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March 1, 2016

The Mercedes-Benz S-Class is too complex for robots to assemble

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In a world rapidly changing thanks to the advances of technology, robots have become ubiquitous on assembly lines across the world. From your iPhone to Ford’s manufacturing plants, robots have become a part of the manufacturing workforce. But when it comes to luxury goods, there are a few items that should always be handmade: things like a custom Tom Ford suit (Zegna is so 2009) or a Hermés Birkin bag. Surprisingly, Mercedes-Benz wants the S-Class to be added to the list. “Robots can’t deal with the degree of individualization and the many variants that we have today,” Markus Schaefer, the head of production at Mercedes-Benz said.
Yes, Mercedes has begun removing robots from its assembly line and replacing them with humans, as the customization options it offers have become too complex for robots to offer. “The variety is too much to take on for the machines,” Schaefer said. “They can’t work with all the different options and keep pace with changes.”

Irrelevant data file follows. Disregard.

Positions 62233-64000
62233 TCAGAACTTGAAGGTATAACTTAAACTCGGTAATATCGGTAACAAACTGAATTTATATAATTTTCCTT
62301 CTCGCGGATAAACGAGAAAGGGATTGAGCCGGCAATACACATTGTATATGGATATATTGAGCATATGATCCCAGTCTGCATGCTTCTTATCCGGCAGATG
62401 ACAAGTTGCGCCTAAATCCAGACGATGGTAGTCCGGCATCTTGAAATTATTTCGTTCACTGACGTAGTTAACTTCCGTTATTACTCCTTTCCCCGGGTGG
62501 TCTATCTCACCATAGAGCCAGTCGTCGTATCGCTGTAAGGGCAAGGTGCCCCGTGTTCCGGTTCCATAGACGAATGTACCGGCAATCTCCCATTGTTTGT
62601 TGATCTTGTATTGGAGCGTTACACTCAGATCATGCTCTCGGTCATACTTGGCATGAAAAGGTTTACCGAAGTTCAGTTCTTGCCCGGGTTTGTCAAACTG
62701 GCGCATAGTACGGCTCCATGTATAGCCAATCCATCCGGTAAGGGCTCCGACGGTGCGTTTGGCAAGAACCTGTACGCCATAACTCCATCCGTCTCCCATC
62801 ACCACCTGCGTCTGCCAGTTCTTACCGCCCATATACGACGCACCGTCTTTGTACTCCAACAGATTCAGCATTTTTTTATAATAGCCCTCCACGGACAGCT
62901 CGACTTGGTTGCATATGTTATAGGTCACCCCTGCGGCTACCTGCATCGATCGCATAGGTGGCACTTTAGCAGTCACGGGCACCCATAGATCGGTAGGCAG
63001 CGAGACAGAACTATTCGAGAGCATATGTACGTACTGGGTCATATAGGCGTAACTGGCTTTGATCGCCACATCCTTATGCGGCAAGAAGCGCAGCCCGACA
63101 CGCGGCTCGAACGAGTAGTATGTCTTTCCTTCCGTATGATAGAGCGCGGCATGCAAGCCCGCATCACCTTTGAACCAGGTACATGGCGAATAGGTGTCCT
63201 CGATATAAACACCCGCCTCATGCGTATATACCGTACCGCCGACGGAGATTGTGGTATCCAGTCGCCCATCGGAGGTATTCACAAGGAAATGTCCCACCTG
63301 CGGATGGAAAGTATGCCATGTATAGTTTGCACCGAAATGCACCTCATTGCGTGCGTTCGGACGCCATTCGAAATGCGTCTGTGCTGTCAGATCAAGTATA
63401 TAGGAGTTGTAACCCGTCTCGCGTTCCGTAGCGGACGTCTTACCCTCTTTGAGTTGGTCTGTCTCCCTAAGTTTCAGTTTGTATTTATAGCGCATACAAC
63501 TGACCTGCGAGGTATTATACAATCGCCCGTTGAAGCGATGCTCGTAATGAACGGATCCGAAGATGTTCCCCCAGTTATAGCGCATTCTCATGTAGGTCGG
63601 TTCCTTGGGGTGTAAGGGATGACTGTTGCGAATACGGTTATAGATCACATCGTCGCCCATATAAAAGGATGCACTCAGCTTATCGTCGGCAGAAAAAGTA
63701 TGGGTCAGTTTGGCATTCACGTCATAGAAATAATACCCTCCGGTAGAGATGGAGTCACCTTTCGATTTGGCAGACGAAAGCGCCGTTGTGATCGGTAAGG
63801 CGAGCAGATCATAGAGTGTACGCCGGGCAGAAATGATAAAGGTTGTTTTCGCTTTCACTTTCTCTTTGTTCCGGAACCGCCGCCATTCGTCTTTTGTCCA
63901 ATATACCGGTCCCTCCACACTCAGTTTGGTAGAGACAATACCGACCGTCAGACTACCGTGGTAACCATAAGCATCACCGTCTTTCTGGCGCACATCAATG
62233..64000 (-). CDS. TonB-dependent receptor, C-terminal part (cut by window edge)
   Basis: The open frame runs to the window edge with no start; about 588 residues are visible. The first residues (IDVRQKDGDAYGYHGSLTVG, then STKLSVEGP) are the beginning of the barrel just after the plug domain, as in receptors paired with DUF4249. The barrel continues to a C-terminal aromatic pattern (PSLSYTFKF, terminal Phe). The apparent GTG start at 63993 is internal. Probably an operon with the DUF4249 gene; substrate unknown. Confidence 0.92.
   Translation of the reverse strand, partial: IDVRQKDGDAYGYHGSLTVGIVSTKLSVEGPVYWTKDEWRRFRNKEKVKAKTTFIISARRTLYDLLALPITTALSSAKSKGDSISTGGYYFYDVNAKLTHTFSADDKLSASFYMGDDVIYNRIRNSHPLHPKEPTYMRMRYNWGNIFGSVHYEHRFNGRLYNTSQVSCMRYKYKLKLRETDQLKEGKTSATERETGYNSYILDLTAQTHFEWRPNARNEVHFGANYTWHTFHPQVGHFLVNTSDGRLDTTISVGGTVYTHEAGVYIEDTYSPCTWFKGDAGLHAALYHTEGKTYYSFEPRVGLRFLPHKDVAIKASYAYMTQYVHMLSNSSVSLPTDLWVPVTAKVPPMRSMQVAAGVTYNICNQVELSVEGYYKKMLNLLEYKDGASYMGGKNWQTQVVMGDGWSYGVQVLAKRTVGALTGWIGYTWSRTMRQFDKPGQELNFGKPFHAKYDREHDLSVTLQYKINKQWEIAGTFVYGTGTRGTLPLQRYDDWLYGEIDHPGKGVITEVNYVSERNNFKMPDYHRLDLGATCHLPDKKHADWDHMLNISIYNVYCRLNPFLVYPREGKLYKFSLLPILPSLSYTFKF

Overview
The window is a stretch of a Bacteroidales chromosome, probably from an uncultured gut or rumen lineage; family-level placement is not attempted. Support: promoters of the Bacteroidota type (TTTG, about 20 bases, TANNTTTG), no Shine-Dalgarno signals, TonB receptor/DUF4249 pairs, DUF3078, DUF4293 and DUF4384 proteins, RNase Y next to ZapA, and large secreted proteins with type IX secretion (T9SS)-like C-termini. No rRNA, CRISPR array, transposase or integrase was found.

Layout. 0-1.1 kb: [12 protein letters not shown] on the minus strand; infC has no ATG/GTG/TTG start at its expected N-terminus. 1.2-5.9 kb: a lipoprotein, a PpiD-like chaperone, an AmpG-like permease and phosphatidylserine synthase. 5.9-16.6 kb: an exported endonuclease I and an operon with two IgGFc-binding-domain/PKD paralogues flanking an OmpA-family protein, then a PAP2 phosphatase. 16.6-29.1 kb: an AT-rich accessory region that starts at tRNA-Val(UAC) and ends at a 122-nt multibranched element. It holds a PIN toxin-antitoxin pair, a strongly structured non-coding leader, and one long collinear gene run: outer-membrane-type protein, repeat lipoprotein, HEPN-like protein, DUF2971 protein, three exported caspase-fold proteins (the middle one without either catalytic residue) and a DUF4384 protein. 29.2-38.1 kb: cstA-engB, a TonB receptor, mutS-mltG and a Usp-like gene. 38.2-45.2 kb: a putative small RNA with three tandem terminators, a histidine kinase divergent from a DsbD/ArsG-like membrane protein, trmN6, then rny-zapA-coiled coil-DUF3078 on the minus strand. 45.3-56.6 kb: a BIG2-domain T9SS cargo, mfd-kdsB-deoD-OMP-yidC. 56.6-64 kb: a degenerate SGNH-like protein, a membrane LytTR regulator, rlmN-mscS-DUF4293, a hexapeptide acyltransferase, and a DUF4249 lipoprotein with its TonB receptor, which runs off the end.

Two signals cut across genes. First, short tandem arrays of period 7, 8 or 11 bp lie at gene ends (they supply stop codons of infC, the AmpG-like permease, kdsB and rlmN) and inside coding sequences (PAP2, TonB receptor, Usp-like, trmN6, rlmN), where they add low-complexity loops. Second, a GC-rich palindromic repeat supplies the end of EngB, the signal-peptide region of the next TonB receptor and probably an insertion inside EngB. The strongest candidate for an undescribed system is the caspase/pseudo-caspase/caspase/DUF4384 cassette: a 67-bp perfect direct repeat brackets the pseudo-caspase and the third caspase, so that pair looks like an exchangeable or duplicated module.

That means your monogramed seats and temperature-controlled rear cupholders will have been installed by someone you can yell at, if a thread is out of place or a woodgrain isn’t quite to your liking.
Soon when you send your assistant to exchange the old S-Class for the newest model — because let’s be honest, who keeps an S-Class for more than a year? — your new car will have been assembled largely by actual humans, bringing back the distinct feel of having a truly custom Mercedes-Benz that can now sit next to your custom Bentley and Rolls-Royce.

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